Higher U.S. Tariffs On China Could Benefit Indian Medical, Industrial Exports


(MENAFN- KNN India) New Delhi, May 16 (KNN) The Biden administration has announced plans to levy substantially higher tariffs on a range of Chinese products, including electric vehicles
, batteries, medical supplies, and critical minerals.

This move is expected to create potential opportunities for Indian medical and industrial exporters to increase their presence in the U.S. market, according to government
officials and trade experts.

The White House hiked tariffs on Chinese electric vehicles
from 25 per cent to 100 per cent, doubled levies on solar cells from 25 per cent to 50 per cent, and tripled the duty on certain steel and aluminum products from 7.5 per cent or less to 25 per cent. Tariffs on non-lithium-ion battery parts shipped from China to the U.S. will also increase from 7.5 per cent to 25 per cent.

Previously untaxed Chinese items such as face masks, critical minerals, and ship-to-shore cranes will now be subject to a 25 per cent tariff. According to the White House, these new tariffs will impact an estimated USD 18 billion worth of Chinese imports into the United States.

While India is not a leading manufacturer across all affected product categories, the tariff hikes position Indian exporters favourably in sectors where domestic production capacities are robust, stated a senior government
official. These include medical supplies like personal protective equipment, syringes, needles, and gloves.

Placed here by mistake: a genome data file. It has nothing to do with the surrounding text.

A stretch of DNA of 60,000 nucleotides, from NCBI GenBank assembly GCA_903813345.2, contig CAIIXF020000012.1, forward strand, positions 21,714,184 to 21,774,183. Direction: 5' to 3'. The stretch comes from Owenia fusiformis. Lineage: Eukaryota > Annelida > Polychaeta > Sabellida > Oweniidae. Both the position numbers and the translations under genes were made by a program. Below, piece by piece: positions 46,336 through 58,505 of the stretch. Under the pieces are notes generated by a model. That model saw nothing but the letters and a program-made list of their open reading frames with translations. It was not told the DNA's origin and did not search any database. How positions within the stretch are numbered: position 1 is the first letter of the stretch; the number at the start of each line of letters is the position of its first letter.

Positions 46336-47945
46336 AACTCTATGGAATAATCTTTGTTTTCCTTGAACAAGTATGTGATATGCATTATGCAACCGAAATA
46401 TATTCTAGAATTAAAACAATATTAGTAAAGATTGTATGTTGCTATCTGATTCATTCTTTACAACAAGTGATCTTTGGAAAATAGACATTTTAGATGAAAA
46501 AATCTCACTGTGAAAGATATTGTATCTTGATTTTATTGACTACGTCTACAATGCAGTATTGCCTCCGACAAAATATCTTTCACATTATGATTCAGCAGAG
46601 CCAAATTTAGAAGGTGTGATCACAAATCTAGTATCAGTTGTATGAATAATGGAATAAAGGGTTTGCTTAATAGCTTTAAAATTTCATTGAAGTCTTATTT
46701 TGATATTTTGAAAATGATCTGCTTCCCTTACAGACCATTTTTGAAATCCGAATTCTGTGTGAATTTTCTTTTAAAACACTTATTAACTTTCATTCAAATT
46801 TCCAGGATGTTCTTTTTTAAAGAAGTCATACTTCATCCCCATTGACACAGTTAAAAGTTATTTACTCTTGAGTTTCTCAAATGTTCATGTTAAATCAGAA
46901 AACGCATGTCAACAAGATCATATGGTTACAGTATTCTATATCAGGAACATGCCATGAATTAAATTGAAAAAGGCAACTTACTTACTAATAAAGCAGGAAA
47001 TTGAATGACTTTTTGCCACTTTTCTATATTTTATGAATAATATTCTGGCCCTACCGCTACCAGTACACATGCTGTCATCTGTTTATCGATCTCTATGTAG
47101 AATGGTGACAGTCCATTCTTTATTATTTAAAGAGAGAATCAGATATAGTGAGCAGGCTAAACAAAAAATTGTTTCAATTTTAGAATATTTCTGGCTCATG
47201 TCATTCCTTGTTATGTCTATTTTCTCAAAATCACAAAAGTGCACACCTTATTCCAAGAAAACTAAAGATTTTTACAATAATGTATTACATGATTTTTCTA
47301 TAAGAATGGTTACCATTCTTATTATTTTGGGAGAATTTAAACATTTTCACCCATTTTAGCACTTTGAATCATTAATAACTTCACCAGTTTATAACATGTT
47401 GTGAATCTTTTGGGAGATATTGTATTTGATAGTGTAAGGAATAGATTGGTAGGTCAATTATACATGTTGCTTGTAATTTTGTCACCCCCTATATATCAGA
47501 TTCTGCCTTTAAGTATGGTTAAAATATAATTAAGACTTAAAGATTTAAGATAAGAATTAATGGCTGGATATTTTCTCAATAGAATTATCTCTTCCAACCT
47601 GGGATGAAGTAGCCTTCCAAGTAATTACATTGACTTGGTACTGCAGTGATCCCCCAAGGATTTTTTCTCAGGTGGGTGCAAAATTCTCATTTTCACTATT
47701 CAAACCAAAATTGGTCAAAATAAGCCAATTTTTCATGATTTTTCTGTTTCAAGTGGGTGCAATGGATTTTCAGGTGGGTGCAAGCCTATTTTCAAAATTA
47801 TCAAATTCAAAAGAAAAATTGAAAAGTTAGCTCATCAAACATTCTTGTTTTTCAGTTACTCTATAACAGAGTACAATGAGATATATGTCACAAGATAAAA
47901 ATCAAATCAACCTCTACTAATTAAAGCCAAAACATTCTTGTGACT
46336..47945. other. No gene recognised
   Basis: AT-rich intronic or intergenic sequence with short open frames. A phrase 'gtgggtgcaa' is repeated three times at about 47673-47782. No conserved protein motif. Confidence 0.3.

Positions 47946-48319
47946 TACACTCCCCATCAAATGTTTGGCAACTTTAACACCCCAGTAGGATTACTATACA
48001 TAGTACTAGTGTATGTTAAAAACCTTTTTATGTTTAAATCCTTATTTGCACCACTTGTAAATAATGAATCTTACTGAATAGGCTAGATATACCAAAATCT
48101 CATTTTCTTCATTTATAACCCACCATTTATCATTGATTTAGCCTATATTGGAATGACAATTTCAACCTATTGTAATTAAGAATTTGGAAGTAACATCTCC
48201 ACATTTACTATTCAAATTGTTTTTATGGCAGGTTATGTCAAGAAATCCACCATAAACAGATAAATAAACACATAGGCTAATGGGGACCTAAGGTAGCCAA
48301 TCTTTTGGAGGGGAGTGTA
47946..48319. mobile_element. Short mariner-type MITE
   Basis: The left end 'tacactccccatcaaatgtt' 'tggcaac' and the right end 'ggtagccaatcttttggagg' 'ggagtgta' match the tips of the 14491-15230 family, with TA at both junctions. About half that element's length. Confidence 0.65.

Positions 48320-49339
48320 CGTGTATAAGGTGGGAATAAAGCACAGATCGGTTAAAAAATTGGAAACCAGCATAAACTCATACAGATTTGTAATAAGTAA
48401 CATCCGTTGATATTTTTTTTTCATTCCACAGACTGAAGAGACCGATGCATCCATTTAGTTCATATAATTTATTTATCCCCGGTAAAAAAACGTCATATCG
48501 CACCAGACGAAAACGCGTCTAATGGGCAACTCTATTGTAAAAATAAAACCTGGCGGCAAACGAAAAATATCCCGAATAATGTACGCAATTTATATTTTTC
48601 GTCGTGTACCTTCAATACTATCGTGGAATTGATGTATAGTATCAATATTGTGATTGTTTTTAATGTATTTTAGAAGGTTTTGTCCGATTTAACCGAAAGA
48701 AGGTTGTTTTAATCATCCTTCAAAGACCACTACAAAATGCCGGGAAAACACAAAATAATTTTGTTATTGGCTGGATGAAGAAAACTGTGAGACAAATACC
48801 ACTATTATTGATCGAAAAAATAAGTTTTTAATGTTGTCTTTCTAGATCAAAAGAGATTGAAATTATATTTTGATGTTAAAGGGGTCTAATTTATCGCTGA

“India's position as the second-largest producer of PPE kits, masks, syringes, and medical gloves will give us a significant advantage,” stated Ajay Sahai, Director General of the Federation of Indian Export Organisations (FIEO).

However, trade experts caution about the potential for Chinese goods facing higher U.S. duties to be diverted to markets like India at dumping prices.

The U.S. Trade Representative framed the tariff increases as necessary measures to counter unfair Chinese trade practices and curb the flooding of global markets with low-cost Chinese products. However, some analysts suggest the higher duties may violate World Trade Organisation rules by exceeding bound commitments.

The ongoing U.S.-China trade tensions and trend towards economic self-reliance through protectionist policies create new challenges for global supply
chains already grappling with risks and resilience issues.

(KNN Bureau)

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KNN India

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